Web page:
What I really think about SAFe

I keep repeating myself – more so since the announcements of the latest edition of SAFe – so let me put it here for the record. It’s based on previous comments on Twitter, LinkedIn, and elsewhere; nothing I haven’t said before, but not all in one place.

My concerns (I do have them) are entirely around implementation, but SAFe is by no means unique in that regard. It’s one on a long list of things for which how you approach it matters way, way more than the thing itself.

See SAFe as 1) a curriculum 2) a demonstration of how things can fit together: fine, whatever, if that floats your boat. That much should be clear from chapter 4 (the scaling chapter) of Right to Left. Some aspects I praise, the principles most of all, and I suggest ways to start from there.

See SAFe as a realisation of patterns such as iterated self-organisation around goals, you’re on pretty good foundations. Credit where credit is due, I found in my researches for the book that SAFe makes this more explicit than any of its rivals, at least when it comes to descriptions easily accessible to outsiders (and I didn’t stop there).

See SAFe as a solution to be implemented: you are courting disaster. Implementing something as big as this with any kind of determination leads almost inevitably to imposition, and that’s the way to destroy collaboration, self-organisation, problem-solving, and innovation. Why would you do that?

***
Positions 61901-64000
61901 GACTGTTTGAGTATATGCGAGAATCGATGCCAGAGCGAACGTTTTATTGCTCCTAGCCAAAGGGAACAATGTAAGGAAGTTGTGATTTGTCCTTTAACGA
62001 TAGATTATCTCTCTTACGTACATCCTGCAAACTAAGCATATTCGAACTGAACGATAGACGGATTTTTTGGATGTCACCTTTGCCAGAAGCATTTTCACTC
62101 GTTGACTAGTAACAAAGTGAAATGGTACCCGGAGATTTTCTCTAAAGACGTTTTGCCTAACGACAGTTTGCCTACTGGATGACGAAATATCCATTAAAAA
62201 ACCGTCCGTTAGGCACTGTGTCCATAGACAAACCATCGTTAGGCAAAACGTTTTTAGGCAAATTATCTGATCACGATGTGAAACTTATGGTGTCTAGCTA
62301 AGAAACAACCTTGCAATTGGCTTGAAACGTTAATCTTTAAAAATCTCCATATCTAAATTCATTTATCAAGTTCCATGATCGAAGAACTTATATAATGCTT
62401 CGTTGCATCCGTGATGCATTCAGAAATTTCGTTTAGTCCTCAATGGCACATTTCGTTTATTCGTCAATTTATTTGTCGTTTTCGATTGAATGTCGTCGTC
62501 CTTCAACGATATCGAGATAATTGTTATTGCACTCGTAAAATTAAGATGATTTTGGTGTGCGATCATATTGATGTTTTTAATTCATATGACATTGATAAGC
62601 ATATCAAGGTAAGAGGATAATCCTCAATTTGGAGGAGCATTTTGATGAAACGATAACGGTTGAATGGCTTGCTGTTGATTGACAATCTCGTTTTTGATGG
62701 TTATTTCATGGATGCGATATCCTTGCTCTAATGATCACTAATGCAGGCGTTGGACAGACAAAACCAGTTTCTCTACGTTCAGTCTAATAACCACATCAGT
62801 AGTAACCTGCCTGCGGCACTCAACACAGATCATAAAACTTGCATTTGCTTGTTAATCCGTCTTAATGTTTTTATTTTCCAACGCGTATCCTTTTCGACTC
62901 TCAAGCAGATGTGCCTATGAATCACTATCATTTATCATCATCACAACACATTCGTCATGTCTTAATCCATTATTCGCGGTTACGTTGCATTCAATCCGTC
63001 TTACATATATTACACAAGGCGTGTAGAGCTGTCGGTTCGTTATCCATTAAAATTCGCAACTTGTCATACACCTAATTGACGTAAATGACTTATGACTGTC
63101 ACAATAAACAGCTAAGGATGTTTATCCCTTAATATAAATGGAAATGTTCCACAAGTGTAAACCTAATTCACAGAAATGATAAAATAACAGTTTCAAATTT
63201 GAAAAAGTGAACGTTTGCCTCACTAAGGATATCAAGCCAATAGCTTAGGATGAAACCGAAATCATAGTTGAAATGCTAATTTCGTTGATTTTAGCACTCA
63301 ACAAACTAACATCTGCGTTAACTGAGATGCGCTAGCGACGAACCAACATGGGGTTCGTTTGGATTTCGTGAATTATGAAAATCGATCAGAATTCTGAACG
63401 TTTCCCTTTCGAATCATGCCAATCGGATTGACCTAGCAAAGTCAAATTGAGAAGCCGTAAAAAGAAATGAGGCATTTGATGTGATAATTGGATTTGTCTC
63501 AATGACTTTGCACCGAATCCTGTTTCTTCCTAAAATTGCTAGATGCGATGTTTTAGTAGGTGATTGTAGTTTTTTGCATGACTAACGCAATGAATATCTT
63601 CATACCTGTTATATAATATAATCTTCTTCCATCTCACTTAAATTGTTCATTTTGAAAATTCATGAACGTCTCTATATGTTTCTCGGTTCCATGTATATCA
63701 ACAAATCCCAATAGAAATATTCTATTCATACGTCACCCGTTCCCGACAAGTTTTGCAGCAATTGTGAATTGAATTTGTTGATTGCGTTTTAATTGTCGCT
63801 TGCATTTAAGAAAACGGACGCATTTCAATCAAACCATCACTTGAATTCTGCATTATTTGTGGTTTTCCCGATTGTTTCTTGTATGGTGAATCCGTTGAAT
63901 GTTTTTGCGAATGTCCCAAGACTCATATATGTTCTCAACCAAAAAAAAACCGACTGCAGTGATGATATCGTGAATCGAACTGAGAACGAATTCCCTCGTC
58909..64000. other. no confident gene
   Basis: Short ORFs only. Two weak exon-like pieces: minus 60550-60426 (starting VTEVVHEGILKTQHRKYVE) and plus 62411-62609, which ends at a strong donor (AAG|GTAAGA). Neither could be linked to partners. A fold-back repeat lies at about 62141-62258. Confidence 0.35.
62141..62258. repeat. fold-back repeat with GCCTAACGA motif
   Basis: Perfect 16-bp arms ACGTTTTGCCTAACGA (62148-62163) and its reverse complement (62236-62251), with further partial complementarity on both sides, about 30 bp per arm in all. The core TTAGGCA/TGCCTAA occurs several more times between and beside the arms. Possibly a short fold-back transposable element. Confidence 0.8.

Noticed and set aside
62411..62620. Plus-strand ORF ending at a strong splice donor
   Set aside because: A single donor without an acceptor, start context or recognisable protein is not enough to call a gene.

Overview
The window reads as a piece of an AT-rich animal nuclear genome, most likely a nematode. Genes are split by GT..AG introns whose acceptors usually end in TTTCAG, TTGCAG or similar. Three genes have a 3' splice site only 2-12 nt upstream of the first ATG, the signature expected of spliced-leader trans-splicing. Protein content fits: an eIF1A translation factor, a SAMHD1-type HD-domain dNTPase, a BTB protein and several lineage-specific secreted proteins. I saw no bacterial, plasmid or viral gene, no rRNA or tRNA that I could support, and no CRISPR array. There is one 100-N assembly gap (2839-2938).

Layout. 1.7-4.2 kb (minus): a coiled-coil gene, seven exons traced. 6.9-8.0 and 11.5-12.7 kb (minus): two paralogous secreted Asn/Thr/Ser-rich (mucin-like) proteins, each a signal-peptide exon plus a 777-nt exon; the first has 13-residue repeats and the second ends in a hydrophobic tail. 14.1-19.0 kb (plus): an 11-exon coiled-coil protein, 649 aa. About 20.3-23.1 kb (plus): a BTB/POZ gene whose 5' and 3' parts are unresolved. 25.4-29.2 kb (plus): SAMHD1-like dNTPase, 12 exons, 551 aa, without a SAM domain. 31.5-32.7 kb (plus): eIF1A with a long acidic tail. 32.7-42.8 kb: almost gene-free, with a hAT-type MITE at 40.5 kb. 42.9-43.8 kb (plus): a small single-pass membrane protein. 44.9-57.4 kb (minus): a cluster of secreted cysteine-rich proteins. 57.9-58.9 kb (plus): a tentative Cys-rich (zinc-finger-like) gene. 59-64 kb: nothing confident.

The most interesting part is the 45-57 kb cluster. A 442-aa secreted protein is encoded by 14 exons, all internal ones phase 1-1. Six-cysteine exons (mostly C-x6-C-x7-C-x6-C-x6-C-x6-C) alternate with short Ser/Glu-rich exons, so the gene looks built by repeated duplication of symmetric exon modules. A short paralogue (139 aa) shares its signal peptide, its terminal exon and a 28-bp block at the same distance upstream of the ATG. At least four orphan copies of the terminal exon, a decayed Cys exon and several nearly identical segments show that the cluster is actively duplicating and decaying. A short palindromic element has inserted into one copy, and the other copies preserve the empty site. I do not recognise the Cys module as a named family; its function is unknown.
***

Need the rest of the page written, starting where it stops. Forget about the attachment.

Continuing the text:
This problem is not specific to SAFe, and it’s the driver behind engagement models such as Agendashift (mine), OpenSpace Agility (Mezick et al); moreover it’s a big enough problem that we actively cooperate, not compete.

The sad truth is that mainstream Agile acts like the last two decades of organisation development never existed. If the impact weren’t so serious, it would be laughable. It’s certainly embarrassing, shameful even. SAFe must take its share of responsibility for that, but it is by no means alone.

There. I said it. Arguing about the relative merits of the framework becomes a way of dancing around that most crucial point. So don’t ask me to endorse or condemn it; I just won’t. But don’t think I don’t care…


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One thought on “What I really think about SAFe

  1. Hi Mike
    I was a sceptic as well but it has a lot to do with the attitude of leadership towards the roll-out rather than the framework itself.
    Have you seen SAFe5 announcement though. Many reasons to have a go have been addressed in one way or another. I love the fact that they called out Leadership, business agility and learning organisation.
    V5 is not an increment. It is a major step. We’ll see how they follow through with elements that are not quite as binary as process, but this is definitely a step in the right direction. I may go on an SPC next year actually!
    I might also run a session on the topic in January in the form of a debate with various speakers.
    See you soon
    p

    From: Agendashift
    Reply to: Agendashift
    Date: Wednesday, 9 October 2019 at 11:27
    To: Philippe Guenet
    Subject: [New post] What I really think about SAFe

    Mike Burrows posted: “I keep repeating myself – more so since the announcements of the latest edition of SAFe – so let me put it here for the record. It’s based on previous comments on Twitter, LinkedIn, and elsewhere; nothing I haven’t said before, but not all in one place. “

    Like

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